The newly appointed Board of Managers will work in collaboration with the new superintendent to ensure that Houston ISD educators and staff have the necessary tools and resources at their disposal to facilitate student success in the classroom and beyond. As part of their duties as the governing body of HISD, the Board of Managers will also provide strategic leadership and oversight of the new superintendent. This will involve getting feedback from multiple district stakeholders, working to improve support for teachers, getting schools resources they need, and laying a foundation for success for students in the district.  

In addition, the Board of Managers will work with the new superintendent to accomplish the exit criteria set forth by TEA that must occur before the transition back to the elected board. Specifically, the exit criteria that address the underlying causes for intervention include no multi-year failing campuses; a special education program in full compliance with all state and federal statutory requirements; and evidence of improved governance that demonstrates procedures and behavior focused on improved outcomes for all students in Houston ISD.  

Background of Agency Intervention and Board of Managers Process 

On March 15th, Commissioner Morath announced TEA’s intent to appoint a Board of Managers for Houston ISD, an action required under the bipartisan law, House Bill (HB) 1842, passed in 2015 by the Texas legislature. Applications for the Board of Managers came from Houstonians of all backgrounds.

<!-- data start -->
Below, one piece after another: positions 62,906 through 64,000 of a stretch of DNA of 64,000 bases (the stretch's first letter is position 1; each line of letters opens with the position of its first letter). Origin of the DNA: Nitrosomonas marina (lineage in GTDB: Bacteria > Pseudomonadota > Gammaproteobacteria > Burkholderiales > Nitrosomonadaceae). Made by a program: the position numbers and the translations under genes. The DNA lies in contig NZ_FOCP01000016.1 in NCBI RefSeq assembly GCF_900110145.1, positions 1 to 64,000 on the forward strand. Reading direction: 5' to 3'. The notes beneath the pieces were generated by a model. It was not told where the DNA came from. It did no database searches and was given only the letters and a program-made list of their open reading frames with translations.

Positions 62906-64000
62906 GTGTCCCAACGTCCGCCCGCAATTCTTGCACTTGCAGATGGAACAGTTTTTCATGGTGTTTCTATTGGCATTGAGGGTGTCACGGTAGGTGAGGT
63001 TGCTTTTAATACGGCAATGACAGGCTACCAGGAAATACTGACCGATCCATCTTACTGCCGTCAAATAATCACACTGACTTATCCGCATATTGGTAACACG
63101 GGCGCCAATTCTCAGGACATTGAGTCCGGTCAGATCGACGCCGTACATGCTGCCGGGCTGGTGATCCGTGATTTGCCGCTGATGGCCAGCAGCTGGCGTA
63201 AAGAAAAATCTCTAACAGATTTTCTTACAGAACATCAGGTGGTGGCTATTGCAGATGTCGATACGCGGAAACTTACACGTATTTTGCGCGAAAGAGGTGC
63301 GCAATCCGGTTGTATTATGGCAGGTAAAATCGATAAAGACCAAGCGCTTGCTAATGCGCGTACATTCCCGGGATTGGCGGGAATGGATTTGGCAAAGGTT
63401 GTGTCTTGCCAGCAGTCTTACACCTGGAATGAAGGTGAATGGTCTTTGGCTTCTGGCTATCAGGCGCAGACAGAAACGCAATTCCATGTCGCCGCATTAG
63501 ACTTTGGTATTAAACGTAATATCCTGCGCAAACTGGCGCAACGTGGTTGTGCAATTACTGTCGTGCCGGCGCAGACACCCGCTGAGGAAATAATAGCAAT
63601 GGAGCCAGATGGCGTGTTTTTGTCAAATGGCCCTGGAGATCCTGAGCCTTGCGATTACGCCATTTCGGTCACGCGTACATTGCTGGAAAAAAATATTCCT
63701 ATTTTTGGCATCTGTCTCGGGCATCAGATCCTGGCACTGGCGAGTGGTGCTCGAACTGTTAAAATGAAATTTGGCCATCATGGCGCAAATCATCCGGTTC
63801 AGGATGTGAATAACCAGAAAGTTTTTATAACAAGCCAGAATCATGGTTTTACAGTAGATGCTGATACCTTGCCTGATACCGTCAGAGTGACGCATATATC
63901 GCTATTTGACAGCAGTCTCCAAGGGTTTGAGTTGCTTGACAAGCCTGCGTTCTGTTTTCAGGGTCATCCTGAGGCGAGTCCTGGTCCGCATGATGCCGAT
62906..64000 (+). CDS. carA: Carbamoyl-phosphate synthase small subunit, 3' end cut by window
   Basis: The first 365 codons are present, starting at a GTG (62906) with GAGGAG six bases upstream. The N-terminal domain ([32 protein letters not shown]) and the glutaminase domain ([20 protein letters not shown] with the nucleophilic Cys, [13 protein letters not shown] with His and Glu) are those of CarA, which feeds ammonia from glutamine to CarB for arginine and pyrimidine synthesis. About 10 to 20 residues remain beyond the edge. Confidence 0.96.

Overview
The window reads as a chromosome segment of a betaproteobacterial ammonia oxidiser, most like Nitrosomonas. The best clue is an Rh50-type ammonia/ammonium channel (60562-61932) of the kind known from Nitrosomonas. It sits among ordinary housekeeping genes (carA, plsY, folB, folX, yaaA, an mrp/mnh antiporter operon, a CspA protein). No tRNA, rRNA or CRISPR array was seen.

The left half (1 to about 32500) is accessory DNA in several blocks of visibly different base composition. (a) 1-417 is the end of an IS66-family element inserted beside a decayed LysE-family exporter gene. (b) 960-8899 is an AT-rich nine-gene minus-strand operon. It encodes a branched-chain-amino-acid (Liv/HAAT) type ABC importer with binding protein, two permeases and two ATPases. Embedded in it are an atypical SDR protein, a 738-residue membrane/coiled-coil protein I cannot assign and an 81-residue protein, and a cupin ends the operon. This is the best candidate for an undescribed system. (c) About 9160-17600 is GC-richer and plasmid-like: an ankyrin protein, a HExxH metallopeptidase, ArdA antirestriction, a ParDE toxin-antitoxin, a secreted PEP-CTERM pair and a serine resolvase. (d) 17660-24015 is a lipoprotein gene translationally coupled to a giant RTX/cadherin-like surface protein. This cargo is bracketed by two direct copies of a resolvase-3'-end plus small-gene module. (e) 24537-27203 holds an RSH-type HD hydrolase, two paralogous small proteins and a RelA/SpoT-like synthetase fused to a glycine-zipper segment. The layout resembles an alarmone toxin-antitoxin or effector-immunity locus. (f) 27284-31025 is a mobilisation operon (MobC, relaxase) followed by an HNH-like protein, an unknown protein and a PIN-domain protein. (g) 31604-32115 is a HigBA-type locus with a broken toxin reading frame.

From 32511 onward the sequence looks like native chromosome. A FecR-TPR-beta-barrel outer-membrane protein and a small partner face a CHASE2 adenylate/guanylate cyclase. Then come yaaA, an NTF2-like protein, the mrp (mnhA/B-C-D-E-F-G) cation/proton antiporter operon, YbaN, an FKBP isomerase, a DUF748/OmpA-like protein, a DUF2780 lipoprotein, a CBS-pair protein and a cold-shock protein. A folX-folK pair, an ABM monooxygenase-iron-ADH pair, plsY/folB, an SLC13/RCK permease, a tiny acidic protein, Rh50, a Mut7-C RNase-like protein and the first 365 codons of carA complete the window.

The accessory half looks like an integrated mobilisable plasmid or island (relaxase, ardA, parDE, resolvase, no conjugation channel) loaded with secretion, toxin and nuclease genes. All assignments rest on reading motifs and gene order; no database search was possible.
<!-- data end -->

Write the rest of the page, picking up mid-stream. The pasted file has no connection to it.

Total Applications: 

462: Total Applications 

422: Total Applications within HISD boundaries 

199 Male / 260 Female / 3 Other 

180 African American, 52 Hispanic, 154 White, 21 Asian, 35 Two or More Races, 20 Other 

22 HS Diploma, 118 Bachelors, 198 Masters, 124 Doctorate (38 with Doctorate in Education) 

238 attended the Lone Star Governance training. 227 completed the training and were eligible to advance in the selection process (some candidates left early or did not return for Day 2 of the training). 52 were interviewed.  

Superintendent selection criteria 

Per statutory authority granted to the Commissioner, by HB 1842, the Commissioner of the Texas Education Agency is required to appoint a Board of Managers and Superintendent. The agency conducted interviews with candidates from around the state and around the country.  Primary consideration was given to candidates with a strong track record of improving outcomes for students in prior school system leadership roles, especially when outcomes were improved in schools with chronically low student achievement. Additionally, candidates were evaluated for competencies in several key areas, including curriculum and instructional leadership, student support services, talent management, performance management, systems leadership, and community engagement and communication.